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? 4-14 plowing, 4th bottom not going deep enough??

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Teddy (punchie) View Drop Down
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Joined: 14 Jan 2010
Location: Beaver PA
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Post Options Post Options   Thanks (0) Thanks(0)   Quote Teddy (punchie) Quote  Post ReplyReply Direct Link To This Post Topic: ? 4-14 plowing, 4th bottom not going deep enough??
    Posted: 12 May 2011 at 5:34pm
I'm having trouble getting the 4th bottom into the ground, only going about 4-5 inches. This is it just the first pass, do I have to wait for the second pass? Is the snap coupler hitch too long? Do I need to readjust one of the adjustments? If so witch ones? landside heel, snap cuopler right side, or the center adjustment.  Thanks !!
Ac D-19, a Number of WD's, One WD45, Two 444 balers, Ac plows and etc.
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CTuckerNWIL View Drop Down
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Joined: 11 Sep 2009
Location: NW Illinois
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Post Options Post Options   Thanks (0) Thanks(0)   Quote CTuckerNWIL Quote  Post ReplyReply Direct Link To This Post Posted: 12 May 2011 at 10:08pm
On my 45, I just pull the handle down past the stop for the first pass. Did it today trying to plow the garden and think I went about 12 inches deep.
http://www.ae-ta.com
Lena 1935 WC12xxx, Willie 1951 CA6xx Dad bought new, 1954WD45 PS, 1960 D17 NF
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Dans 7080 View Drop Down
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Post Options Post Options   Thanks (0) Thanks(0)   Quote Dans 7080 Quote  Post ReplyReply Direct Link To This Post Posted: 12 May 2011 at 10:27pm
It sounds to me like you need to level your plow. On the first pass you want your lift linkage level. Once you are in the furrow you need to lower the left side (as your sitting in the seat looking foreward).
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Butch(OH) View Drop Down
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Post Options Post Options   Thanks (0) Thanks(0)   Quote Butch(OH) Quote  Post ReplyReply Direct Link To This Post Posted: 13 May 2011 at 10:17am

Assuming that the traction booster isnt lifting the plow and the plow is reasonably level side to side another thing that commonly causes that is worn out shares. As they wear a person has to keep shortening the beaming srew to compansate and depending on how hard the ground is at some point it pushes the plow out of the ground rear end first. Fully 75% of the plowing troubles I see with SC plows is worn shares and landsides but people wear the adjustments out trying to make them work anyway. Another 10% is caused by the adjuments and the rest of the time todays ground is so damn hard those old plows will never turn it correctly.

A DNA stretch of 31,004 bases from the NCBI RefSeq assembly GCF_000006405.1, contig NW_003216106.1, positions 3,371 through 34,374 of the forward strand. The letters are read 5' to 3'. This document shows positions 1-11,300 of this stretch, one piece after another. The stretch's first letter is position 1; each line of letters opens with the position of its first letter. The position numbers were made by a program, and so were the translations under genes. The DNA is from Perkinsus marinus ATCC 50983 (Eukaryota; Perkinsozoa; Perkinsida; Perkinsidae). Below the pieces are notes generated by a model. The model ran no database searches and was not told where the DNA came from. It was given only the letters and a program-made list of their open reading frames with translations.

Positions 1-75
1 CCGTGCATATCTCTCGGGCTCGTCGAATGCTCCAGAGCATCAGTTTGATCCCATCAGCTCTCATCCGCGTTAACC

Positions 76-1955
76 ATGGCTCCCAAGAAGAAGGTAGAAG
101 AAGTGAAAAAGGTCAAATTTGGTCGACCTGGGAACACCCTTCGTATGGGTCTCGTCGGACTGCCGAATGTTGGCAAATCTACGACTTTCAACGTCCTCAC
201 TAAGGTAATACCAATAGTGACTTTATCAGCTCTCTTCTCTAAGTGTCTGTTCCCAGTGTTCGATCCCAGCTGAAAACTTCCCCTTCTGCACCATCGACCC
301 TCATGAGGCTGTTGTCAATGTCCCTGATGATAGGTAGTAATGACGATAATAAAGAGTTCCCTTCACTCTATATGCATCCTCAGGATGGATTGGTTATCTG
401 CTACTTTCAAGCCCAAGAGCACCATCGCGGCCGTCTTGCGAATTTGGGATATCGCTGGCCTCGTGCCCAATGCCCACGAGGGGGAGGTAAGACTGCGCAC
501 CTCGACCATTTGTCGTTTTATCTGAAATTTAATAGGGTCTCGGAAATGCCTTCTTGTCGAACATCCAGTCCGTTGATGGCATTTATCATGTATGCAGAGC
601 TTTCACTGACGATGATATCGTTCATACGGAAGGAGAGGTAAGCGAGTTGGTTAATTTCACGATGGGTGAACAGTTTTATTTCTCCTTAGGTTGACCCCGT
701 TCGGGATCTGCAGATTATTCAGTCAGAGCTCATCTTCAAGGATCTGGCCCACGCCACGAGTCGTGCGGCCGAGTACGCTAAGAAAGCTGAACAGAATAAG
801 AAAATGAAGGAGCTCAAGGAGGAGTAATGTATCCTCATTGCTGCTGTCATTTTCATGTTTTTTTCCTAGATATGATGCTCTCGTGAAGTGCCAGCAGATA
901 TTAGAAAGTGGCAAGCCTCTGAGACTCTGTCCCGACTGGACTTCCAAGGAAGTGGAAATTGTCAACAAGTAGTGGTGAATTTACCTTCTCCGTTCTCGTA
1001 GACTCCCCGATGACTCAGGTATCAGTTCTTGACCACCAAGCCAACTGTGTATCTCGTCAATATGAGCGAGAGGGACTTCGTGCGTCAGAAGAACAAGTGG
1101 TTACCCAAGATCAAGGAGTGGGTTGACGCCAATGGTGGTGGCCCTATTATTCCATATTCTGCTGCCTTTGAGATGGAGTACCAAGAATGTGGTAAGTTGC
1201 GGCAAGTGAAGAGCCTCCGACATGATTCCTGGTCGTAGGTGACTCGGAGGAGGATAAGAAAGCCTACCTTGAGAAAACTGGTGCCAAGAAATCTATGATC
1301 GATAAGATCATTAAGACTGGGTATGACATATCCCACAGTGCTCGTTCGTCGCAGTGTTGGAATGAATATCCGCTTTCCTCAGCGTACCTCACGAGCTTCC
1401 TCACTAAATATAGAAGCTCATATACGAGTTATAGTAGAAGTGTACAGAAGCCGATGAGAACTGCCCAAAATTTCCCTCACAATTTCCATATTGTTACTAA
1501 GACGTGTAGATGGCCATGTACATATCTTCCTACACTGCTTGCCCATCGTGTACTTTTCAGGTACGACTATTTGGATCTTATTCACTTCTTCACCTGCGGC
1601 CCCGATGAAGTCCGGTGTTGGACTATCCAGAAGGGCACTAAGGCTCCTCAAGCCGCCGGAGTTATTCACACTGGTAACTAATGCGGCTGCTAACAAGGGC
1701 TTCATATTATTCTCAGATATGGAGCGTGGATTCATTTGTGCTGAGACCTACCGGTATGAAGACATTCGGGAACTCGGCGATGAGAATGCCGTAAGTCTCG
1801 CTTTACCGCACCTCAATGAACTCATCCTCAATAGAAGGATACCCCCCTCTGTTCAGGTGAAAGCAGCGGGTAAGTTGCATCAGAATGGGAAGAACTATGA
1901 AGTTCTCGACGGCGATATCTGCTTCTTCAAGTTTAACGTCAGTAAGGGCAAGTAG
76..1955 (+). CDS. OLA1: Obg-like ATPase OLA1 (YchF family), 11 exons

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TedBuiskerN.IL. View Drop Down
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Post Options Post Options   Thanks (0) Thanks(0)   Quote TedBuiskerN.IL. Quote  Post ReplyReply Direct Link To This Post Posted: 14 May 2011 at 9:45am
That hard ground is what no-til and today's heavy equipment does for you.  You try no-tilling clay and you will have problems.  Where all the college boys do their chemical company financed research is in sandy loam around the Ag colleges, in that soil compaction is rarely a problem.
Most problems can be solved with the proper application of high explosives.
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427435 View Drop Down
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Post Options Post Options   Thanks (0) Thanks(0)   Quote 427435 Quote  Post ReplyReply Direct Link To This Post Posted: 14 May 2011 at 10:57am
Clay is clay-----no-till or not.  I still remember one summer when we were testing the Mono-Frame plows south of Milwaukee.  Lots of clay and a hot dry summer lead to it being very difficult to even get the heavy 3000 series plows into the ground--------let alone having the traction to pull it if it got into the ground.  We had D-21's weighted to 24,000 lbs to do it.  And that was before no-till or minimum tillage had caught on.

I do agree that no-till and min-till practices for heavy clay soils aren't a good idea.
Mark

B10 Allis, 917 Allis, 7116 Simplicity, 7790 Simplicity Diesel,
GTH-L Simplicity

Ignorance is curable-----stupidity is not.
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